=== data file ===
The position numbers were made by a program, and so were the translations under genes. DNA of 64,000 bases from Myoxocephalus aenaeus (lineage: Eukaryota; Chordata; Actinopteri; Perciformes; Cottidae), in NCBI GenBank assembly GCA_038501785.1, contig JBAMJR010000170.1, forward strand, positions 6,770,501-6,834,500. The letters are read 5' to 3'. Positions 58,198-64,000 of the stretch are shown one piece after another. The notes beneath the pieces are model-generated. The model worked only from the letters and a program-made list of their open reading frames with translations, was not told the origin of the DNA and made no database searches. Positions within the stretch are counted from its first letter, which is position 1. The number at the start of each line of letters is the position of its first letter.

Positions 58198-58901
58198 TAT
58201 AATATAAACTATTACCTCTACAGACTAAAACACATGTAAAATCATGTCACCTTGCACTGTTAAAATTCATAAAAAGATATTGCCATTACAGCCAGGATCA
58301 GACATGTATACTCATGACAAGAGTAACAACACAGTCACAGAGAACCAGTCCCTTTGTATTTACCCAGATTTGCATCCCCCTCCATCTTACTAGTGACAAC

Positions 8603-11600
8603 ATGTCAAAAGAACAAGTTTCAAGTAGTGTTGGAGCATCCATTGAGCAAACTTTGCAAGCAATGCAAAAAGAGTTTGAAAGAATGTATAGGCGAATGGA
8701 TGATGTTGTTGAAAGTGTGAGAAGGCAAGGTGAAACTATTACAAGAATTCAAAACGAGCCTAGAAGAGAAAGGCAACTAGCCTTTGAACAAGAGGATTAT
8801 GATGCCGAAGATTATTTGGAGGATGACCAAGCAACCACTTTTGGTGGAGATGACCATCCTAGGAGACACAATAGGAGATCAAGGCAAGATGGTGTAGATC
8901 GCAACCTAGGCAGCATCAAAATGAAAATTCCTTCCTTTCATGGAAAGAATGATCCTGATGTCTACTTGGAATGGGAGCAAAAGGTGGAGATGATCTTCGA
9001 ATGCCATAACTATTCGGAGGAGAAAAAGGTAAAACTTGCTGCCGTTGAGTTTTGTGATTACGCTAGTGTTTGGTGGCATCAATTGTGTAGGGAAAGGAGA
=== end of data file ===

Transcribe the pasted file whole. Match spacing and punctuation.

The position numbers were made by a program, and so were the translations under genes. DNA of 64,000 bases from Myoxocephalus aenaeus (lineage: Eukaryota; Chordata; Actinopteri; Perciformes; Cottidae), in NCBI GenBank assembly GCA_038501785.1, contig JBAMJR010000170.1, forward strand, positions 6,770,501-6,834,500. The letters are read 5' to 3'. Positions 58,198-64,000 of the stretch are shown one piece after another. The notes beneath the pieces are model-generated. The model worked only from the letters and a program-made list of their open reading frames with translations, was not told the origin of the DNA and made no database searches. Positions within the stretch are counted from its first letter, which is position 1. The number at the start of each line of letters is the position of its first letter.

Positions 58198-58901
58198 TAT
58201 AATATAAACTATTACCTCTACAGACTAAAACACATGTAAAATCATGTCACCTTGCACTGTTAAAATTCATAAAAAGATATTGCCATTACAGCCAGGATCA
58301 GACATGTATACTCATGACAAGAGTAACAACACAGTCACAGAGAACCAGTCCCTTTGTATTTACCCAGATTTGCATCCCCCTCCATCTTACTAGTGACAAC

Positions 8603-11600
8603 ATGTCAAAAGAACAAGTTTCAAGTAGTGTTGGAGCATCCATTGAGCAAACTTTGCAAGCAATGCAAAAAGAGTTTGAAAGAATGTATAGGCGAATGGA
8701 TGATGTTGTTGAAAGTGTGAGAAGGCAAGGTGAAACTATTACAAGAATTCAAAACGAGCCTAGAAGAGAAAGGCAACTAGCCTTTGAACAAGAGGATTAT
8801 GATGCCGAAGATTATTTGGAGGATGACCAAGCAACCACTTTTGGTGGAGATGACCATCCTAGGAGACACAATAGGAGATCAAGGCAAGATGGTGTAGATC
8901 GCAACCTAGGCAGCATCAAAATGAAAATTCCTTCCTTTCATGGAAAGAATGATCCTGATGTCTACTTGGAATGGGAGCAAAAGGTGGAGATGATCTTCGA
9001 ATGCCATAACTATTCGGAGGAGAAAAAGGTAAAACTTGCTGCCGTTGAGTTTTGTGATTACGCTAGTGTTTGGTGGCATCAATTGTGTAGGGAAAGGAGA